We are reminded this week that we are always in the presence of God. God may simply stay by our side quietly. But God may call us to stir from our normal lives and speak to us in ways that call forth courageous and hopeful actions. God is close. Are you watching? God is speaking. Are you listening?


Blessings From God

Jacob and Esau

So Jacob went up to his father Isaac, who felt him and said, “The voice is Jacob’s voice, but the hands are the hands of Esau.” 23 He did not recognize him, because his hands were hairy like his brother Esau’s hands; so he blessed him. (Genesis 27:22-23)

There is a saying that comes out of God’s work with Abraham and his descendants that says that we are “blessed to be a blessing.” Oddly enough, no matter what our story has been and how we go the blessings that we got, life only moves forward. Whatever our past has been, we are then called to act now to make a better future for others.

Jacob and Esau were brothers and rivals. Esau was older – the family blessing was to be his. But Jacob was his mother’s favorite. She wanted him to have it. She tells Jacob to get a pelt of fur and place it over his arm. Esau is a hairy young man and Isaac, their father, is getting old, blind and senile. He is an easy mark for stealing the blessing. The trick works and Jacob is blessed. Esau is cut out of his rightful place and now Jacob has control of the family fortune.

This doesn’t mean easy street for Jacob. Esau is murderously angry when he discovers what has happened. Jacob is forced to flee for his life. Having it doesn’t result in all that Jacob and his mother had hoped. In fact, it appears that he has the blessing and loses everything as a result.

A bit later, Jacob will be alone in the wilderness and have a dream. It is a famous dream known as “Jacob’s Ladder.” In the dream Jacob sees a ladder with angels ascending and descending from heaven to earth. He encounters God, who tells him that he has been blessed to be a blessing. All the people of the earth will be blessed through him. It is an amazing event and Jacob awakes stunned by what he has discovered. In spite of his devious nature and in spite of stealing his brother’s blessing, God still wants him to be a blessing to others. In fact, not just to some others. God wants Jacob to be a blessing to “all the families of the earth.”

This reminds us all that we are to always take stock of our blessings, wherever they have come from. All of them belong to God. If we have done things we shouldn’t have to accumulate more than our share, we are still (perhaps even more) expected to turn from the things we have done and work toward the good of others. A few blessings in our hands are still to be a blessing to everyone around us. Even when we are in the wrong, God continues to use us to do what is good and right.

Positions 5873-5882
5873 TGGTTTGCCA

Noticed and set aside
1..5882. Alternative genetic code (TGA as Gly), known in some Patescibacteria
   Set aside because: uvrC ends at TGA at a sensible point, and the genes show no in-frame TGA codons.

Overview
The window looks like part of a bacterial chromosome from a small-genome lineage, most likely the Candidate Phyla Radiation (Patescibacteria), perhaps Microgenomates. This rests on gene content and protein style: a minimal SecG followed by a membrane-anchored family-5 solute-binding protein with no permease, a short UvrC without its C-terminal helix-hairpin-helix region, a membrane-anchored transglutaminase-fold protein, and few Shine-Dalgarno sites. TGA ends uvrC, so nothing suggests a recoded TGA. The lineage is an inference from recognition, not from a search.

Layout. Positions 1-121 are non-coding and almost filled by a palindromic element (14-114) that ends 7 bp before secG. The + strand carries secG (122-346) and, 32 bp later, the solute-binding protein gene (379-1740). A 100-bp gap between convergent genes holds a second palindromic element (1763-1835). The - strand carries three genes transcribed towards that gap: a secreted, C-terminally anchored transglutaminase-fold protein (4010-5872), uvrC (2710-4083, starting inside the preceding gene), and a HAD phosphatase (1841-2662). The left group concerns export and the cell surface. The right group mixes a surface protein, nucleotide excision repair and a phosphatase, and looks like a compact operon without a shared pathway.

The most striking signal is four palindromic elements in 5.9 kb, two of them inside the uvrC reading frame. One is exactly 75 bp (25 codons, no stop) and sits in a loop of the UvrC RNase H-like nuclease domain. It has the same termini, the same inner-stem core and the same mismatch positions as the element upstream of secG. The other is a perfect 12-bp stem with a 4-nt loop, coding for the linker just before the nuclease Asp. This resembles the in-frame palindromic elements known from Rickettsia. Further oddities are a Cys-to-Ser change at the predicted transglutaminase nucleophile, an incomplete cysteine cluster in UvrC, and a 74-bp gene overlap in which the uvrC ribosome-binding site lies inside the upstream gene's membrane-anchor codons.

A Sacrificial God


Jesus Cross

Abraham said (to Isaac), “God himself will provide the lamb for a burnt offering, my son.” So the two of them walked on together. (Genesis 22:8)

Abraham and Sarah were the recipients of only one son. That boy, named Isaac, arrived late in life after much grief and waiting. Although God had promised them this son, their trust in God’s promise was already tested as they were old and had more than given up on this long ago.

Yet they did have a son. He was to be their heir and not just their heir, but also the heir to Israel’s future. As Isaac thrived so would Israel. If anything happened to him while he was still a young boy, all would be lost.

When Abraham says the above words to Isaac, they are on their way to a mountain where Abraham believes that he is to sacrifice Isaac as a way of honoring God. The writer tells us that this is a test. But it is also clear, Abraham doesn’t know that it is a test. For him it is just an order and obedience seems to both honor God and also mean that Isaac will end up dead. Abraham must have been tormented by this. Imagine having God finally come through and give you what you want and then ask you to be involved in losing it forever!

The story ends with Abraham’s statement proving to be true. God intervenes, a ram is provided, and Isaac lives. God has seen Abraham’s faith and faithfulness.

But the story points to something much bigger. It is a mini-parable of what eventually happens with Jesus. God sends Jesus to be among us knowing that he will be resisted, rejected, and eventually be killed. God will provide proves to be prophetic. Not only does God provide a ram to prevent Isaac from being sacrificed, God also provides Jesus so that we don’t sacrifice either. We learn in two ways that Hosea 6:6 is true: God “desires mercy not sacrifice.”

While we often look at the Christ story primarily as sacrificial and with Jesus as a stand-in for us, scripture points to a God who simply wants us to trust and obey. In so doing, we are to know that God can be counted on to provide. God shows us, even in the hardest of times. And God’s actions and desires are directed toward helping us live and pursue the things God is calling us to do.